What was it like vaccinating patients at a major hub?

Fast-paced and rewarding. The centre averaged 1,200 vaccinations a day at its peak and no two days were the same. 

As a clinical lead I oversaw the vaccinators, and ensured the centre delivered safe and efficient care. This meant addressing the clinical concerns of patients and assessing their readiness for vaccination, monitoring vaccine preparation and administration, and watching over patients’ recovery post-vaccine on a daily basis. 

Most of the other clinical leads in the program were registered nurses, but having a pharmacist on the team brought a different perspective. A lot of questions revolved around the co-administration of medicines, so I had the knowledge and expertise to confidently assess and reassure patients. 

What did you find challenging in your intern year? 

Stepping up to take responsibility for decisions. When you’re a student, you are always checking in with senior staff. But once you become an intern, you need to make that shift to solving problems independently, rather than just taking them to your supervisor. 

What do you wish you had known as an intern?

To seek out every opportunity, and use the year to consolidate your clinical skills. Your knowledge will only get you so far, so use your internship to translate it into exceptional patient care while you have a great support network around you.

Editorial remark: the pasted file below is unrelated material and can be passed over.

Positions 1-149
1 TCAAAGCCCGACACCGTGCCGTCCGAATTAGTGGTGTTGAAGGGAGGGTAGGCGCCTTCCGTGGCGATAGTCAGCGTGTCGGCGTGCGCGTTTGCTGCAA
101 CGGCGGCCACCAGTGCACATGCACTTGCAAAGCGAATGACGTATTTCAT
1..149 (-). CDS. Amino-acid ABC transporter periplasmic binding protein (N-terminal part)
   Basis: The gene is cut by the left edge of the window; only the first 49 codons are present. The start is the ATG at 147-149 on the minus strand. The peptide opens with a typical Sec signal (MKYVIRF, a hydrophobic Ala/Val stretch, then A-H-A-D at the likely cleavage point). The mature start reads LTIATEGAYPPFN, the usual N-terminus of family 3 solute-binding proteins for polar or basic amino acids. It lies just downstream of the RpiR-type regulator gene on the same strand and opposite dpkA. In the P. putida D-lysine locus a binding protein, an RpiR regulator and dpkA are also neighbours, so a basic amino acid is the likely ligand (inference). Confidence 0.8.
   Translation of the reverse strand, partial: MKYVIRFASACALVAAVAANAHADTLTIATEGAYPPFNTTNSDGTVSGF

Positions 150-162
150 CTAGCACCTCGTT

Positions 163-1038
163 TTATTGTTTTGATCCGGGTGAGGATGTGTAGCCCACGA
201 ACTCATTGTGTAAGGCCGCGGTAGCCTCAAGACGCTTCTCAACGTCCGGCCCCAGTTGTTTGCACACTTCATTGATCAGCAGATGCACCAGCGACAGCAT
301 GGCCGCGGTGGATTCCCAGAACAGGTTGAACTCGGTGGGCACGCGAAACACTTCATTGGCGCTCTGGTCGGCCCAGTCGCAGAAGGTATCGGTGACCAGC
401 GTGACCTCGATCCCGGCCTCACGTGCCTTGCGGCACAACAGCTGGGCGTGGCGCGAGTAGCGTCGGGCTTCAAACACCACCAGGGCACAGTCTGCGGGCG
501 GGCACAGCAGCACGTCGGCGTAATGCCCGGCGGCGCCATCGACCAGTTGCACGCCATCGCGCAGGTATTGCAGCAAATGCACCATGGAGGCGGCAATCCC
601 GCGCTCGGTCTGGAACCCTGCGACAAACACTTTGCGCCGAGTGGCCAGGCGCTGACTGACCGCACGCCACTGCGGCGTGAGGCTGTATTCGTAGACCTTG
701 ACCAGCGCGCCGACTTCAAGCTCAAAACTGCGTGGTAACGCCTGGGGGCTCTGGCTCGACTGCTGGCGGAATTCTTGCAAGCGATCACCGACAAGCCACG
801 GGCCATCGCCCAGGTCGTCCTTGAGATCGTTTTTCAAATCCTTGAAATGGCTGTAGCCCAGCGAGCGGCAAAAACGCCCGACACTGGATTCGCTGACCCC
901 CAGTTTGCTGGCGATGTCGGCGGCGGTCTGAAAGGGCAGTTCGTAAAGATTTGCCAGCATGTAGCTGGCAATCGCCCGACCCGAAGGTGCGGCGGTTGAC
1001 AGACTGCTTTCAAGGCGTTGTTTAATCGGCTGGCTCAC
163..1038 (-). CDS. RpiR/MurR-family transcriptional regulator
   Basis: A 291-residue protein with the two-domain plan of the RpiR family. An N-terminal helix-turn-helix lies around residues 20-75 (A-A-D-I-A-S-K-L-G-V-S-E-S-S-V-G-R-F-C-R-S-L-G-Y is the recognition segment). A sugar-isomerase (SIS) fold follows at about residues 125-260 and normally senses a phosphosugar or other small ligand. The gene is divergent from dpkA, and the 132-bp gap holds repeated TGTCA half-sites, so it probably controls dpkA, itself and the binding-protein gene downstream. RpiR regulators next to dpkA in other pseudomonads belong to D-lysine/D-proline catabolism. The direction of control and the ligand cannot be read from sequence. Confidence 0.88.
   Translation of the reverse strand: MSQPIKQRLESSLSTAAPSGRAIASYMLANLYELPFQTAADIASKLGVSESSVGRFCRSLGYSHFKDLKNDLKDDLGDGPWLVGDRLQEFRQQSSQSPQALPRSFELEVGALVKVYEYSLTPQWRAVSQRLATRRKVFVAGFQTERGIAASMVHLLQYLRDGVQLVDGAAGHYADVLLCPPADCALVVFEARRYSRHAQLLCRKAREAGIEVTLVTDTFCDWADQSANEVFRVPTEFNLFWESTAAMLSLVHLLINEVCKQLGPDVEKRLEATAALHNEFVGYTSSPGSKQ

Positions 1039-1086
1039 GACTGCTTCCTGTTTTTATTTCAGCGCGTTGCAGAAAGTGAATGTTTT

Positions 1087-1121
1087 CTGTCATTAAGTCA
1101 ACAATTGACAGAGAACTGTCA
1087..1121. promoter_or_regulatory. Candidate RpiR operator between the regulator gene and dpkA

It’s a huge year and it is what you make it. Be open to new opportunities and find your passion. Immunisation and pharmacy education is mine!

Kerri Barwick MPS

Kerri Barwick MPS

PSA Manager – Trainer and Assessor, Queensland

How did you get your start in pharmacy?

As a 15-year-old high school casual in a community pharmacy, before working my way up to shop manager. After that, I moved to working in buying, marketing and other areas behind the scenes while doing a business degree, which led to a role at the Quality Care Pharmacy Program (QCPP).

How did you end up as a trainer and assessor with PSA? 

From my role at QCPP, I started training pharmacy assistants before I took some time off to have my three kids. I returned to working at a community pharmacy on a casual basis when the kids were small, which helped me realise I always wanted to stay in the industry, so I went back to university and got my pharmacy degree. 

After working as a pharmacist for a while, I wanted to give back and decided training was the best avenue. I love helping my community and providing valuable advice, but I wanted more pharmacists to be able to do the same. What better way to do that than become involved with interns and help to shape the future of our profession.

What surprised you about your intern year? 

Going from being a pharmacy assistant to a pharmacist, I was really shocked at how differently the patients treat you. I got first-hand experience of what it feels like to be one of the most trusted professionals.

What was challenging?

A couple of patients I was close to passed away. Talking to their families after this can be really difficult.

What’s your best memory of your intern year? 

The connections you form with patients. We’re often the first to know if people are sick, pregnant or having health worries, so I felt very privileged to be let into people’s lives.  

To participate in next year’s Intern Training Program, click here to enrol now.